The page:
Niche theory suggests differential use of shared resources facilitates coexistence of species in a community. In this study we used the faecal stable isotope analysis with observations along transect lines perpendicular to the Pendjari River. This was to examine seasonal habitat features and diet partitioning between two sympatric bovid species waterbuck (Kobus ellipsiprymnus) and western kob (Kobus kob) in the Pendjari Biosphere Reserve. In support of niche partition hypothesis, diets of western kob and waterbuck diverged significantly along both faecal selection axes (d13C and d15N) during the resource-limited period of the dry season as opposed to wet season when there is resource abundance. Western kob and waterbuck resource partitioning does not occur only on the basis of diet segregation but also some habitat variables play an important role in the coexisting system. Findings support the niche partition hypothesis, where morphologically, ecologically and closely related sympatric species segregate at least in one of the niche dimensions to allow coexistence. The two bovid species were observed to diverge largely along distance to water source gradient. The results provided empirical evidence that habitat features acts as an additional dimension over which herbivores partition resources.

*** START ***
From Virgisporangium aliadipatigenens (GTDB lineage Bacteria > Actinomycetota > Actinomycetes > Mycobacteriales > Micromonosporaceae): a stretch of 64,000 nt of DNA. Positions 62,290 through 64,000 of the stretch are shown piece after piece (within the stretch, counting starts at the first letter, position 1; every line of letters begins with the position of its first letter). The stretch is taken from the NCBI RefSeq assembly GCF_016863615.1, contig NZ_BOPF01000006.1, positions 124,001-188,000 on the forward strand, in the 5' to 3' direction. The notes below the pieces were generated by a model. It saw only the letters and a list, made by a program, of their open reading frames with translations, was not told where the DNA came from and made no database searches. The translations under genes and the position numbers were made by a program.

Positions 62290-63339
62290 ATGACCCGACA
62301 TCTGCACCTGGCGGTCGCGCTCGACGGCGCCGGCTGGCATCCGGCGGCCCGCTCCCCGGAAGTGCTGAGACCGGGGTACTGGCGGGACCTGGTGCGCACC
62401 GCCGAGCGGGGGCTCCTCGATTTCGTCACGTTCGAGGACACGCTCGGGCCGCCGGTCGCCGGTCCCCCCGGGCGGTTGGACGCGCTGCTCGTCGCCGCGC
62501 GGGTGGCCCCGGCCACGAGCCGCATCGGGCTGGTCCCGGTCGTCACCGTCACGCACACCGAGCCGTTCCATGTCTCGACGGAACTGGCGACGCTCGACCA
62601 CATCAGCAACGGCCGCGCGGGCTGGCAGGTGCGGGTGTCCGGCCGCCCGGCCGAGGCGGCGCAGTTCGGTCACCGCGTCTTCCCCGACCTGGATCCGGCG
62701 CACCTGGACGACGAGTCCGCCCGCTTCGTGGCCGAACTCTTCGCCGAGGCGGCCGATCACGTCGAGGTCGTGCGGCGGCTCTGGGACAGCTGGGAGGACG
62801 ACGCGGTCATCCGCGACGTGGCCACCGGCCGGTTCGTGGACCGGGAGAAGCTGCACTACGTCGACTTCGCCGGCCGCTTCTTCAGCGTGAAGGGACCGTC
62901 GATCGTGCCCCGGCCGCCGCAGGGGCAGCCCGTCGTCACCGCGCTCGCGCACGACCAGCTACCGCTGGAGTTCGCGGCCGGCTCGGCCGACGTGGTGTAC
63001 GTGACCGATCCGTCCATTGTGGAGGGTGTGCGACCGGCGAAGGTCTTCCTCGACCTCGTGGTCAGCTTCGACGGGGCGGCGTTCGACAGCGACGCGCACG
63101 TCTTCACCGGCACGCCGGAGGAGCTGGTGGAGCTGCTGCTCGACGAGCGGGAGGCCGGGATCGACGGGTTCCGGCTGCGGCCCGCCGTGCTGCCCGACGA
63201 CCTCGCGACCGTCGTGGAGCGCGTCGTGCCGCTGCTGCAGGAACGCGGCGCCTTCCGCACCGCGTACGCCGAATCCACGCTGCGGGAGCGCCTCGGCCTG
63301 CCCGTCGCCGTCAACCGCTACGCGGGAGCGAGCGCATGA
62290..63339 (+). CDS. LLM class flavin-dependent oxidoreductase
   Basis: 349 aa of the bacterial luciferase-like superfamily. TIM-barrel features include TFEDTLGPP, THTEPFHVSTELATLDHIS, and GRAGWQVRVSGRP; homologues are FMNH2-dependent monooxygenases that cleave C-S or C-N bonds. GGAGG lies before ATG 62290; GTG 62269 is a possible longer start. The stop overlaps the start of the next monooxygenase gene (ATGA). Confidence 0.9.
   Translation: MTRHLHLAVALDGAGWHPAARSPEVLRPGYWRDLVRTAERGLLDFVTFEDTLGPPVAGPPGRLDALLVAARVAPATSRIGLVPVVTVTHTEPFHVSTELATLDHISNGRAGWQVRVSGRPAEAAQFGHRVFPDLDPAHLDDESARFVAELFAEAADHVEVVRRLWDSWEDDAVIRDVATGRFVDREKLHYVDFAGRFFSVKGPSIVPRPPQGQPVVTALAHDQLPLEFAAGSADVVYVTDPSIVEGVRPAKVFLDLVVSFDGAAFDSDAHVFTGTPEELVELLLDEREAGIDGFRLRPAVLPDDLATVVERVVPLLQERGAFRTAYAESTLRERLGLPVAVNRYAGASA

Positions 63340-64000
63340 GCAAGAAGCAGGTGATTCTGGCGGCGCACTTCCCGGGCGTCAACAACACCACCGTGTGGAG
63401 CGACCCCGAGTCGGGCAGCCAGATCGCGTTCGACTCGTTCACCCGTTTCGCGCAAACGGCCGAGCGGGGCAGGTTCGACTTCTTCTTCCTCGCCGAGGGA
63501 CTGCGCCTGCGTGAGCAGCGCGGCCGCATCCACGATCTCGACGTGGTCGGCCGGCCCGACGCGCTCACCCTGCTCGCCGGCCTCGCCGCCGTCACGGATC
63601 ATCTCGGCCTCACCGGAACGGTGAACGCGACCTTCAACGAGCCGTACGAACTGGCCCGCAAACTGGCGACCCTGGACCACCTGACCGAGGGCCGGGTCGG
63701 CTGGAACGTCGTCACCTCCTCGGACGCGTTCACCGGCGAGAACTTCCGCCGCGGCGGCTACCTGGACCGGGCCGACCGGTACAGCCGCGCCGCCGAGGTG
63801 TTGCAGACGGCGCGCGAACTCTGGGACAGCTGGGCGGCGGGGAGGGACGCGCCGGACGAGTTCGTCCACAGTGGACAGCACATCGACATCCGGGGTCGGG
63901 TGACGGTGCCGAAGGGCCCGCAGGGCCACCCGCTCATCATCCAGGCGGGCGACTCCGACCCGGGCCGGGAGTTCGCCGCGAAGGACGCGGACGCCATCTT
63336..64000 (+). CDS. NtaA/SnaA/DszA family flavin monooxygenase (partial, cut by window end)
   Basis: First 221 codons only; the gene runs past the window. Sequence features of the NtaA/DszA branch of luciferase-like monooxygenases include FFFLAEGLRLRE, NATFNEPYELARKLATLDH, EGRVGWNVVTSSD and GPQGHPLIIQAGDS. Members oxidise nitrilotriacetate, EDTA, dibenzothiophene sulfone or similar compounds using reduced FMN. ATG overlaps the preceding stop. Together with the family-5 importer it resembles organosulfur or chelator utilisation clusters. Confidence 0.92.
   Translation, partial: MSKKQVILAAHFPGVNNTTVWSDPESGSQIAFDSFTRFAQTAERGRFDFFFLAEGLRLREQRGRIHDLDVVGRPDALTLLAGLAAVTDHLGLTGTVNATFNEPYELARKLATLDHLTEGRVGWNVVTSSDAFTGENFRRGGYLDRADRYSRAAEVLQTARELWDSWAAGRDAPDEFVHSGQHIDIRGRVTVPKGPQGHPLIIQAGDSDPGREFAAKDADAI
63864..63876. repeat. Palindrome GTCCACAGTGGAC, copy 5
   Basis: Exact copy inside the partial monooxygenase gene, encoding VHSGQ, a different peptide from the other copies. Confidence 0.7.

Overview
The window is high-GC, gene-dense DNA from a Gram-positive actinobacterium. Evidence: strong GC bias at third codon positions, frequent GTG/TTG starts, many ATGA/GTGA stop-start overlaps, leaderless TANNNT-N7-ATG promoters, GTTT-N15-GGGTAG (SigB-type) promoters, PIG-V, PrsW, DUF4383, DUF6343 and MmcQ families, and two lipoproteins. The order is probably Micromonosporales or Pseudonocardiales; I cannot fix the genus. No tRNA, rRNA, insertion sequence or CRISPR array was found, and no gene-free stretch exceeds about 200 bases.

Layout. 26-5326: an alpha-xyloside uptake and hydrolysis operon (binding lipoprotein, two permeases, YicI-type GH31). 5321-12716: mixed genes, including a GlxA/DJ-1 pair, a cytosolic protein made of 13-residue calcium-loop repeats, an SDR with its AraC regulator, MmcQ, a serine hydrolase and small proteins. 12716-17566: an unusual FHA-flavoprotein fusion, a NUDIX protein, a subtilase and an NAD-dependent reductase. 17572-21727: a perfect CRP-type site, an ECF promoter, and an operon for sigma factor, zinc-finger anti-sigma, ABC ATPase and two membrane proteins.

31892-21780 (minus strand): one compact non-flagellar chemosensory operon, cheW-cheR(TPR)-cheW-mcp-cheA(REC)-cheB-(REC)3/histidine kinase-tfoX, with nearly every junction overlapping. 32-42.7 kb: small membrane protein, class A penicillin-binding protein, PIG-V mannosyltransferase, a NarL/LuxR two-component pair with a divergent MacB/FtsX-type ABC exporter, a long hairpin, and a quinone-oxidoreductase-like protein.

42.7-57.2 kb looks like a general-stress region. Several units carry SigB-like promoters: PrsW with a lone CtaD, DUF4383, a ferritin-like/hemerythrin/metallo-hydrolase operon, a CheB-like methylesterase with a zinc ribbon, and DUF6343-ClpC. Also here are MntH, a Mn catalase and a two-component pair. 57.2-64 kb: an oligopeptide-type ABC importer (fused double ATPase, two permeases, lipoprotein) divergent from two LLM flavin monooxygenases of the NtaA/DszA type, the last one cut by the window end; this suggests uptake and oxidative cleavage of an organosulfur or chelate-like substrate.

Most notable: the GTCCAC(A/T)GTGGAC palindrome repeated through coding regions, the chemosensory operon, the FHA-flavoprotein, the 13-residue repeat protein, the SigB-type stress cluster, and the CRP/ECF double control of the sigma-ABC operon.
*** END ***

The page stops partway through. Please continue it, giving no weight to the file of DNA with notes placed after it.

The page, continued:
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Vol. 48 • No. 2